Are you aware that many journalists, reporters, and bloggers make themselves available on Twitter? It's true! In fact, Twitter recently published "
Twitter for Newsrooms
," a guide for media folks that includes resources on how to use Twitter to find sources for stories more quickly, how to tell better stories, and how to increase reach for their work.
For marketers, using Twitter can be a great way to introduce yourself and your company to the media. But how do you find the influencers in your industry on Twitter? One way is to look for influential blogs in your industry (using blog search engines like Technorati), subscribe to them, and start following their authors on Twitter. Another way is to start following journalists who target your industry.
Twitter Tools for Finding Influencers
Here are some helpful tools you can use to pinpoint the influencers and media professionals covering your industry:
1. Tweet Grader:
is one of HubSpot’s
free marketing tools
that can help you find the top Twitter users by location and also measure the online authority of a particular user.
2. Muck Rack:
is a free website that enables you to search for and locate journalists by source (publication) or by beat (topic).
is a free site that curates tweets from journalists and allows users to filter journalists on Twitter by industry.
Once you've identified and started following some of the key influencers and media professionals in your industry, start tweeting with them, but don’t oversell your business or product. Develop relationships by tweeting about an article of theirs you enjoyed reading or ask how they feel about a particular topic they specialize in. Sometimes reporters will also use Twitter to broadcast that they’re seeking subjects or sources for a particular story they’re writing. If it’s a fit for your business, reply!
So in what specific ways can you take advantage of Twitter for media relations?
Tips for Using Twitter to Build Relationships With Media
1. Develop relationships with reporters, bloggers, and other media professionals through Twitter.
Reporters and big-time bloggers are incredibly active on social networks, especially when gathering information for stories. Use the resources mentioned above to find media people on Twitter, and start connecting with them!
2. Watch/search for tweets about editorial opportunities.
Because of the real-time nature of Twitter, it’s a great place for media professionals to look for last-minute, additional resources for their stories. When following bloggers and reporters on Twitter, keep close track of their tweets and scan for any opportunities.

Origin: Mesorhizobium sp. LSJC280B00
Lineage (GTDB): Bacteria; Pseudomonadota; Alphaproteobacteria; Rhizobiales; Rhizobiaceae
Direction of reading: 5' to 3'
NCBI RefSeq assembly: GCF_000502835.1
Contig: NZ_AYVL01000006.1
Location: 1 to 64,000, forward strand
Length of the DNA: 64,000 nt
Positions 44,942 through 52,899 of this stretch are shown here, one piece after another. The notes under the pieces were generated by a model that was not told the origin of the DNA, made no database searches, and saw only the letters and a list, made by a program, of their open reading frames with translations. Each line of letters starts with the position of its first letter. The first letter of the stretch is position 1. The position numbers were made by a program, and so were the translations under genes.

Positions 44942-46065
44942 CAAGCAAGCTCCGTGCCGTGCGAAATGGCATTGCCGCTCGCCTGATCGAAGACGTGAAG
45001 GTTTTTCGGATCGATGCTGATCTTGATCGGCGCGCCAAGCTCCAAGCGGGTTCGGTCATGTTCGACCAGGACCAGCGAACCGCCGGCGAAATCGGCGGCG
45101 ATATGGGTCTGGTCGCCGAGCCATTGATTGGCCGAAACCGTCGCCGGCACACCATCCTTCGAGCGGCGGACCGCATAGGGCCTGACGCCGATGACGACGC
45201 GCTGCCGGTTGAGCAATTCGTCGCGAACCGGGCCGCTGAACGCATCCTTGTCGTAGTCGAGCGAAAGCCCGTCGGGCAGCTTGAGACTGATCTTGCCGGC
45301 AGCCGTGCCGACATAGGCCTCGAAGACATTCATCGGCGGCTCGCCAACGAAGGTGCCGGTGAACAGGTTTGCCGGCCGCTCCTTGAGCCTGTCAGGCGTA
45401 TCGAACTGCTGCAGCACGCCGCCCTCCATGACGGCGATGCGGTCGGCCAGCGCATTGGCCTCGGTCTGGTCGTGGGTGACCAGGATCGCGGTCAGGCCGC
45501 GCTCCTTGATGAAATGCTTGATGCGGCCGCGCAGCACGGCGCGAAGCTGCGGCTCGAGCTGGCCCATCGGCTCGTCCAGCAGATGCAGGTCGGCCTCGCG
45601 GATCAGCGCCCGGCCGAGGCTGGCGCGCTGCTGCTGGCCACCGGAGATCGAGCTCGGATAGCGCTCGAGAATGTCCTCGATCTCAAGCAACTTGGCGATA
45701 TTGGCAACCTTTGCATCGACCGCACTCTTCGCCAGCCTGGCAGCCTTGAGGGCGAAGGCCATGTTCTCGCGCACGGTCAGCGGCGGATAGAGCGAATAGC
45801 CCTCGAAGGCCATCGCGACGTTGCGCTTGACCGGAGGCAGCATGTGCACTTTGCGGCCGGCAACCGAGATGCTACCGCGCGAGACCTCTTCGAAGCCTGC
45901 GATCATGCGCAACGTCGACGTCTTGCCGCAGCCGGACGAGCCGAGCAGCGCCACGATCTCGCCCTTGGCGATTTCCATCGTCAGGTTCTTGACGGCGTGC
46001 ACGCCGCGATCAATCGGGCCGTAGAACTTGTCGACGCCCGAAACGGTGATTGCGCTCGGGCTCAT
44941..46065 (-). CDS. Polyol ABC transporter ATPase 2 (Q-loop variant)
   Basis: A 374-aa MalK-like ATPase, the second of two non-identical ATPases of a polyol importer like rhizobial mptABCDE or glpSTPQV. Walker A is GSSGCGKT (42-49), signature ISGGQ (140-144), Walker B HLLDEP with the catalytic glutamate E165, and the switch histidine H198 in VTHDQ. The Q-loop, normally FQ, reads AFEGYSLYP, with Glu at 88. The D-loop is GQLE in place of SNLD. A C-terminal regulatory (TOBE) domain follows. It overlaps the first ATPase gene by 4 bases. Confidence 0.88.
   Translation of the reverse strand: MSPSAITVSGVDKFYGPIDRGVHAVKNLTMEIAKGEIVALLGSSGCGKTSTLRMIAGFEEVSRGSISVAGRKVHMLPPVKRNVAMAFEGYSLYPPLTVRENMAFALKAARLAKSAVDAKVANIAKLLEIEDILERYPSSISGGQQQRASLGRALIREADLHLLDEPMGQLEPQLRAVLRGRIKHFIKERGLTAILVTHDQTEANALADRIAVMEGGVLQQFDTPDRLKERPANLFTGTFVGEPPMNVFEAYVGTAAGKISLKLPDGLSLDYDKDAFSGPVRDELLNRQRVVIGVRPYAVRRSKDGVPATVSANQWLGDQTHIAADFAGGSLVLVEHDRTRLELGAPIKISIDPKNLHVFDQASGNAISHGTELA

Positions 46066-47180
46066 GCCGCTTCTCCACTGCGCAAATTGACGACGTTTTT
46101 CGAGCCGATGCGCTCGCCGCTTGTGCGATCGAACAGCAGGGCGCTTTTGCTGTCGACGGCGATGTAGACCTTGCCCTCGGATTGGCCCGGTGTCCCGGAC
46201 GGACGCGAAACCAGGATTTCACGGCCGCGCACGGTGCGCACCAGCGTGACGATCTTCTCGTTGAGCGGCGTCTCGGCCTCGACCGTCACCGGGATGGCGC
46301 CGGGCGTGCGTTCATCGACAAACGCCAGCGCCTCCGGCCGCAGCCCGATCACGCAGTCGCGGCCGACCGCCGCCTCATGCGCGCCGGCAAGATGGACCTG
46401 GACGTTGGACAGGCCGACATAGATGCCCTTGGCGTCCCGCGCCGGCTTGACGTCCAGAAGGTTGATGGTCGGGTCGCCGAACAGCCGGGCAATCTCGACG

3. Share tips to other resources.
It’s also a great idea to send reporters tips and links to other resources simply to be helpful and improve your relationship with them, even if the tip isn’t specifically regarding your company. They will be thankful for your help and will be more likely to use you as a reference when the subject
applicable to you!
4. Share your content and company news when appropriate.
Once you've developed a good relationship with a certain influencer, share a link to content that represents your business, its culture, and what your brand is all about. Did you just write an article on your blog about some important company news? Tweet a link to an appropriate journalist who covers a relevant topic.
5. Direct Message reporters instead of sending them an email.
By sending a Direct Message, you are forced to create a short, concise pitch that a reporter is more likely to read. Also, direct messages are very casual, and some media folks prefer DMs to email pitches. In addition, it will save you the time it would normally take to write a lengthy pitch (which isn't recommended anyway!). Remember, you can only DM people if they follow you back. But be careful not to pitch too much; it's easy enough for them to unfollow you, making it much more difficult to connect and putting you on their radar as a spammy pitcher.
6. Use Twitter to check in before pitching.
Check to see what the person you’re about to pitch is up to before contacting them. In the event that the person is sick, having a bad day, or away traveling, it may be best to contact him or her at another time.
Relationships Lead to Coverage
It may take some time to build lasting relationships with bloggers, journalists, and reporters, but the ultimate payoff is worth it. PR coverage and the buzz it generates can be a rewarding and beneficial asset for a business, adding credibility and providing third-party validation for your company and brand.